In the beginning, there was Rupert Murdoch. He created the formula.

Then he met Roger Ailes and installed him as head of what would become America’s most successful cable news channel, Fox News Channel, also known as Fox News.

And so the formula of conservatism and sex, pioneered on a newspaper in Britain, came to television and the rest, as they say, is history.

In 1969 Murdoch bought an ailing British newspaper called The Sun. He bought it from the Daily Mirror Group, then the publishers of the most successful tabloid in Britain, The Daily Mirror, and its sibling The Sunday Mirror (where I once worked). The Daily Mirror was firmly left-wing and The Sun, if anything, more so. It had started life as The Daily Herald and was owned collectively by the trade union movement.

The new owners, who used an old formula — the working class as exploited, downtrodden and hopelessly dependent on the largesse of their employers — failed to attract or excite readers.

Murdoch, fresh from Australia (although he had worked earlier as an editor in London), looked around and saw something quite different. He saw a new worker, who owned a car, took vacations in Spain (thanks to jet travel), and did not feel oppressed.

The British workers — especially working men — had thrown off the past and were now much more like the workers of Australia and the United States. It was also a period of sexual freedom.

These workers would be Murdoch’s target.

Overnight, without warning, he turned The Sun from far-left whingeing to triumphant far-right throatiness. Murdoch had realized that the working man had become a man of property.

As for sex, Murdoch would go further. British tabloids had always published “cheesecake” — pictures of busty, young women in bikinis. Murdoch took off the tops: Every day, on Page Three, he published a photo of an English rose blooming in a bikini bottom. It was bold and it was brave and it worked.

The Sun, with its new brawny politics of nationalism, anti-European attitude, right-wing enthusiasm and topless beauties, was a triumph. It began a meteoric rise, almost entirely at the expense of the forelock-tugging Daily Mirror.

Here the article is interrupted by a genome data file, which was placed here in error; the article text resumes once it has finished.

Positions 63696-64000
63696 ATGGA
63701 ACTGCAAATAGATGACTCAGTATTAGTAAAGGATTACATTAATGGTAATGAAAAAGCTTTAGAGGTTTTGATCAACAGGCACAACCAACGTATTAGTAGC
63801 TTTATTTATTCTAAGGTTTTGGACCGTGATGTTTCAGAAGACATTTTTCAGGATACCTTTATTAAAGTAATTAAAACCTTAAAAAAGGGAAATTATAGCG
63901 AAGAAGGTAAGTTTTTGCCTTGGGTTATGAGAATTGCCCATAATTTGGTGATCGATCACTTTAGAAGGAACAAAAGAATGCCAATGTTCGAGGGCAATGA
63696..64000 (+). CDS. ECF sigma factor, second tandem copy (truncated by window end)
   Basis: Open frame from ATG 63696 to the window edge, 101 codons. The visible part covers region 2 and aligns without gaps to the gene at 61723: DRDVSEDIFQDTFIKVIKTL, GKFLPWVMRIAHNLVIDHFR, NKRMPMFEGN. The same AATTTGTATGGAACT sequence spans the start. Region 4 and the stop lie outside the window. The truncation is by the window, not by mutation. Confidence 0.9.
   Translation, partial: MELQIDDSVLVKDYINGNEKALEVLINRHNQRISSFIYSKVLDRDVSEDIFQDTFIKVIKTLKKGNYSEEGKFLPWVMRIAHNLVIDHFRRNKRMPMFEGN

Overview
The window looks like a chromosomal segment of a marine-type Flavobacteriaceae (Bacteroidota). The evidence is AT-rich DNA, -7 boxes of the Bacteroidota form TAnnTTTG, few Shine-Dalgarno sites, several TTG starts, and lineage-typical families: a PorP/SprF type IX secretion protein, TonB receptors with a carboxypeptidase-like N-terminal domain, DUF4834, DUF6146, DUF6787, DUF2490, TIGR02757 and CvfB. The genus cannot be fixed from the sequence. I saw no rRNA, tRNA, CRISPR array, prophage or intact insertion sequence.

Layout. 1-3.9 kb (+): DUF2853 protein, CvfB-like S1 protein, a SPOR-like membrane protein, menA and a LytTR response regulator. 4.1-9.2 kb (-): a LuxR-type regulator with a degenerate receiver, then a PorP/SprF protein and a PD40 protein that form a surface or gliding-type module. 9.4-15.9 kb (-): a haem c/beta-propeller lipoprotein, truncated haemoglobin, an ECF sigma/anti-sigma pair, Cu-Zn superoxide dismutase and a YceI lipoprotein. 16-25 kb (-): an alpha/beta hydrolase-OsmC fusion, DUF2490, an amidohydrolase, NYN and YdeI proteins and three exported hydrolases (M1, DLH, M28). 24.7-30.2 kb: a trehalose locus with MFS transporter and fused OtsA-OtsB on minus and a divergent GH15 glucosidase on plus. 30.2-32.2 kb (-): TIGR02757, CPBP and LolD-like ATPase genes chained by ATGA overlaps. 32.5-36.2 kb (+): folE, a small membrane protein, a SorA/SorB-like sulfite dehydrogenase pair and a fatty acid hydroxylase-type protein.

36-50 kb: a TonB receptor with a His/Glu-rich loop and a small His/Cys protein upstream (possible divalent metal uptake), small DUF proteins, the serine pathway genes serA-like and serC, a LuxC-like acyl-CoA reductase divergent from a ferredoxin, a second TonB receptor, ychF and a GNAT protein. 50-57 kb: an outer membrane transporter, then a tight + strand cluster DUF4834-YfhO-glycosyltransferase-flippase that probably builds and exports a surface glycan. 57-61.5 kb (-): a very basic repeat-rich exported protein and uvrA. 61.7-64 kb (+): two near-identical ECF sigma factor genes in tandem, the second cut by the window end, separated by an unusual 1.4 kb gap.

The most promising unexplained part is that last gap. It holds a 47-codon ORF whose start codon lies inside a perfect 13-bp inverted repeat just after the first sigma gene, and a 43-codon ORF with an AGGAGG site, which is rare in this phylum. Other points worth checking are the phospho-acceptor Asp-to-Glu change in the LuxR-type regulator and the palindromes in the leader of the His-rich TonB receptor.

The formula was born: right-wing nativism and sex.

When Murdoch came to the United States, he found the society was less louche and he could not put nudity into his newspapers. Also, there was a tradition of editorial duality: Although the politics of newspapers was not concealed, readers wanted to think that the news was impartial. Murdoch bought newspapers in San Antonio, New York, Boston and Chicago, and he started a weekly supermarket tabloid.

None succeeded and gradually Murdoch sold off these properties, except for The New York Post. Murdoch’s daughter, Elisabeth, told me that he was the first to admit that he had misunderstood the U.S. market. That is probably why when he bought The Wall Street Journal in 2007, he was careful to respect that property and to change it incrementally — for the better.

But the formula was not dead. When Ailes applied it to television, it worked all over again. Except this time, the result was even more spectacular in political power and profit.

Fox News is the voice of raucous conservatism, all served up with sex appeal.

Ailes clearly has had a fascination with beautiful, blond women reading the news — and other channels are going that way.

Ailes has done more than apply the formula: He has applied it with brio. He has given the news pace. It moves along and little inventions, like “Around the World in 80 Seconds,” are part of that energizing.

I visited with Ailes when Fox News was just beginning its ascent. He was thrilled with the fact that it had just drawn slightly ahead of CNN Headline News. I do not think he realized then how potent the formula would be and what heights his creation would reach.